One day he wrote to one of his priests:

I have learned that you put too much of yourself into your preaching, and have suffered some bad effects. In the name of God, Monsieur, take care of your health by moderating your voice and your emotional involvement in your preaching. I have spoken before of how our Lord blesses sermons spoken in familiar and simple language, because this is the way he himself taught and preached. This way of speaking is more natural, less draining than a forced way of speaking. The people like it better, and respond more readily. Believe me, Monsieur, the actors in the theaters realize this. They have changed and no longer use the elevated tone they used to employ in reciting their parts. They now speak with a moderate tone of voice, as though they were conversing familiarly with their audience. This is what I heard from an actor who happened to be speaking with me within the last few days.

If the desire to please the world has led these people to change, what a subject of confusion it would be for those who preach Jesus Christ if their love and zeal for the salvation of souls would not have the same result? I was sorry to learn that instead of teaching the longer catechism lesson in the evening, you have substituted a sermon in its place. This ought not to be done:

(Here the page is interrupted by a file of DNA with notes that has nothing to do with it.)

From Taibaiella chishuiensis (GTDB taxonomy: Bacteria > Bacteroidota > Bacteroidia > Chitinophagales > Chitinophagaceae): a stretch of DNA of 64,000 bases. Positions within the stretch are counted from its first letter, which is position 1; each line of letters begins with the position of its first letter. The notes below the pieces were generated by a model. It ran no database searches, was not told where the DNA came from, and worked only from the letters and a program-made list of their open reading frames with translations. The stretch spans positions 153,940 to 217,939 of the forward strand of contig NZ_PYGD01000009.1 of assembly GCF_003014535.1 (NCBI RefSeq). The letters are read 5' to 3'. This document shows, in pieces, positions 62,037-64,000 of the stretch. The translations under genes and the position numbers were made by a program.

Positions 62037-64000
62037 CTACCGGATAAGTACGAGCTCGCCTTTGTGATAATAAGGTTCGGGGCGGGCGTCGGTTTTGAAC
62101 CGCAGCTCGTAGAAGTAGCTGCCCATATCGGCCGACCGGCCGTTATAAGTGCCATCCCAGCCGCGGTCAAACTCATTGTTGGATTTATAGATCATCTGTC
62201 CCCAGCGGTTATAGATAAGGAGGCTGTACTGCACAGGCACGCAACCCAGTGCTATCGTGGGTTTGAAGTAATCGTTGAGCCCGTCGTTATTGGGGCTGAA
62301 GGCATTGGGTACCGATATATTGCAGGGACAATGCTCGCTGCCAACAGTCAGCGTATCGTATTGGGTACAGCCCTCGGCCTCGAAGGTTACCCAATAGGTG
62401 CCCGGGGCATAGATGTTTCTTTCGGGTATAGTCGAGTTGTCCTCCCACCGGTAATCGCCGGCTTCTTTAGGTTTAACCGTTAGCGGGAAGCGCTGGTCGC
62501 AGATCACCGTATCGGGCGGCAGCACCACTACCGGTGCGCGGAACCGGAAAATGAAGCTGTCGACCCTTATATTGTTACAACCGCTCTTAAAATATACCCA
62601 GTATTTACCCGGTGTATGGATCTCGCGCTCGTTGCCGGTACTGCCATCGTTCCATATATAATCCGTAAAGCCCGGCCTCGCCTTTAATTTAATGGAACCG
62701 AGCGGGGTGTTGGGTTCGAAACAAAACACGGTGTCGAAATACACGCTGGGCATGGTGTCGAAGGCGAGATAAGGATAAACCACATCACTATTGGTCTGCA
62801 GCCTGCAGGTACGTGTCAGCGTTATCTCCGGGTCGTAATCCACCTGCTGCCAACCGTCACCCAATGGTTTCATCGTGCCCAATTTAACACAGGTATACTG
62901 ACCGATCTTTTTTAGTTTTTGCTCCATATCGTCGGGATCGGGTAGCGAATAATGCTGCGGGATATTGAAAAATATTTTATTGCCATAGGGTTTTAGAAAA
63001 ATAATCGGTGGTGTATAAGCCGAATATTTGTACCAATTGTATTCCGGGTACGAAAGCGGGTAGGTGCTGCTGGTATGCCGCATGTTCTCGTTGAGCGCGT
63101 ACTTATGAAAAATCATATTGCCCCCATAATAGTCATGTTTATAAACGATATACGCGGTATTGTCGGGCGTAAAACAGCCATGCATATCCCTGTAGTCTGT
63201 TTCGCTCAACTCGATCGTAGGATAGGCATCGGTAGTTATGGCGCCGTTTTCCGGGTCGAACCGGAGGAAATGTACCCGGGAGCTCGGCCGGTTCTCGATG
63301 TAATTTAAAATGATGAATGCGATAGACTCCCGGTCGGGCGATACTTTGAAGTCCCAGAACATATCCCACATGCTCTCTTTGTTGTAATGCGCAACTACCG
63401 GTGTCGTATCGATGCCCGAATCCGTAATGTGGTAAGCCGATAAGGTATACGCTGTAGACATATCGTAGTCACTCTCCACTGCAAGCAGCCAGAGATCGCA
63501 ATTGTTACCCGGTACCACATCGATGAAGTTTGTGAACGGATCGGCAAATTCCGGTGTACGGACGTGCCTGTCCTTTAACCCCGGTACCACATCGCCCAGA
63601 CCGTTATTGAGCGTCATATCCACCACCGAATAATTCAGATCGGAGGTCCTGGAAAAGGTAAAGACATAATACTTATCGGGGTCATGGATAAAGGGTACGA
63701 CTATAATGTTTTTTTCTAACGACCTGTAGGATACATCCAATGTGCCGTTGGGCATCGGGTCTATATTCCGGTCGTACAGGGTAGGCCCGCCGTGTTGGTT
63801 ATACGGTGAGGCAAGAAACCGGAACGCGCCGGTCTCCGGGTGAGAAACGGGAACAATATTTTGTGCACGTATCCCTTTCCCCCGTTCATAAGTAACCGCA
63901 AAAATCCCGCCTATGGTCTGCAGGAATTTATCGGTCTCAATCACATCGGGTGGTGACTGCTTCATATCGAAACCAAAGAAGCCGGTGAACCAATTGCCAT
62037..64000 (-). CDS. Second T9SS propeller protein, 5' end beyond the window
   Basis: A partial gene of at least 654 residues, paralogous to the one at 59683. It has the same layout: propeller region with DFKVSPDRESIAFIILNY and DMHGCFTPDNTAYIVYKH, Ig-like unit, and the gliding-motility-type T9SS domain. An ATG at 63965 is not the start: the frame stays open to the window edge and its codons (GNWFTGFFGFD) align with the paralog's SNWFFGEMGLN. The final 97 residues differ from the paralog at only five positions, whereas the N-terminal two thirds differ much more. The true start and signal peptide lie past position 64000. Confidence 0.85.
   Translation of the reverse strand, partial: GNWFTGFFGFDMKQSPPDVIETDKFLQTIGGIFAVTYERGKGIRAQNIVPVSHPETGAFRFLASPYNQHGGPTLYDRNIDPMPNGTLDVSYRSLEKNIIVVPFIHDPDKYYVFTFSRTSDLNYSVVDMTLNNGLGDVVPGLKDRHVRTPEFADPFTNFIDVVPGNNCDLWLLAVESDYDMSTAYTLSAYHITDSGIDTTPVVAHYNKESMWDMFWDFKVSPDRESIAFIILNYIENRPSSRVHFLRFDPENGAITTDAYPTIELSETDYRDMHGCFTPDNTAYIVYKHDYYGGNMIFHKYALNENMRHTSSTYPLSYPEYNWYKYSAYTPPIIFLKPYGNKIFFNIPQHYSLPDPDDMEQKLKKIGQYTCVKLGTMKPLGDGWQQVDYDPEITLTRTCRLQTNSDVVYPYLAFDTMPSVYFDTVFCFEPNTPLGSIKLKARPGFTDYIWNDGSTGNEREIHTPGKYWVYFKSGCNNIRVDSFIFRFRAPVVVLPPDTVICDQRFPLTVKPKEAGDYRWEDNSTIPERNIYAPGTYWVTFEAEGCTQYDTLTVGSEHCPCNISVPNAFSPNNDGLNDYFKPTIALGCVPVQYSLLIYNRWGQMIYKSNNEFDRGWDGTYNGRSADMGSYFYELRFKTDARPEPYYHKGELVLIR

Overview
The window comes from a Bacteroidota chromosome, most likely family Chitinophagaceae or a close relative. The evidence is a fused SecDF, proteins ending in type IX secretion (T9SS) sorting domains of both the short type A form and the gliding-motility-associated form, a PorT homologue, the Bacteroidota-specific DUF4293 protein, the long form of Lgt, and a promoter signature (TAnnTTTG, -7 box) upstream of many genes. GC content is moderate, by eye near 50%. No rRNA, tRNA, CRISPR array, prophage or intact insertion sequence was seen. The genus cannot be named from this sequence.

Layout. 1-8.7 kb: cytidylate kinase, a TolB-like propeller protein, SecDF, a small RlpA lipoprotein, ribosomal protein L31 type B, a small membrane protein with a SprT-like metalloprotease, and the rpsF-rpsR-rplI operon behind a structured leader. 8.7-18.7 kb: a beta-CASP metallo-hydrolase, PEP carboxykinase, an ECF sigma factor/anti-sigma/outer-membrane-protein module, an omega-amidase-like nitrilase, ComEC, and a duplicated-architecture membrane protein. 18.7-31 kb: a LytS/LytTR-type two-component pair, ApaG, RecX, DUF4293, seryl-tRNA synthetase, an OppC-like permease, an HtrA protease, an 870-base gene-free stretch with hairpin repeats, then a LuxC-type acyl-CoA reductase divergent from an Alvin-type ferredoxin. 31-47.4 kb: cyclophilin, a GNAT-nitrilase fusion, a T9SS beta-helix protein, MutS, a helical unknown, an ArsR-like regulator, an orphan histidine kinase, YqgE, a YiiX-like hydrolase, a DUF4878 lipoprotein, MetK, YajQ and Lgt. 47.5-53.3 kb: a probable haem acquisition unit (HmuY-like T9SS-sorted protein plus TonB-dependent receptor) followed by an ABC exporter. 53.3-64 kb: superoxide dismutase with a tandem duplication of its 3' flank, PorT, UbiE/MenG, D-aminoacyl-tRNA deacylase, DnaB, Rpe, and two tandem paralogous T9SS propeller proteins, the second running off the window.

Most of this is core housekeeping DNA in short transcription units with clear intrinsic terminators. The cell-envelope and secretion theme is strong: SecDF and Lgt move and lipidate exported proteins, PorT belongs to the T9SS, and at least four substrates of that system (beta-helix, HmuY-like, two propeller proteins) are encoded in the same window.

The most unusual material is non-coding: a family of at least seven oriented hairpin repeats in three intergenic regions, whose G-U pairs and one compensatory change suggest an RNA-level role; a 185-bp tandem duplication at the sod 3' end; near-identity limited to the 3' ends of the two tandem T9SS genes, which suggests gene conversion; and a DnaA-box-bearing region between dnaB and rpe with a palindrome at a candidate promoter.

1. because the morning preacher might have trouble preparing the evening talk.
  2. The people need the catechism lesson, and will profit more from it than from a second sermon.
  3. We honor better the way Jesus Christ set out to teach and convert the world.
  4. This is our tradition, to which it has pleased Our Lord to give many blessings, and using this method we find more occasion to practice humility. [6]


  1. Probably Mortagne-sur-Gironde (Charente-Maritime).
  2. Lambert aux Couteaux, or Robert de Sergis.
  3. CED I:181-84.
  4. Matt 13:34.
  5. CED XI:50.
  6. CED VI:378.

This page:
Abelly: Book Two/Chapter One/Section Section One/Part Two: Monsieur Vincent's Convictions about the Virtues Most Needed by the Missionaries, and How They Should Preach

Index of this section:
Abelly: Book Two/Chapter One/Section One/Index: His Missions in General

Index of this chapter:
Abelly: Book Two/Chapter One/Index: The Missions of Monsieur Vincent

Index of:
Abelly: Book Two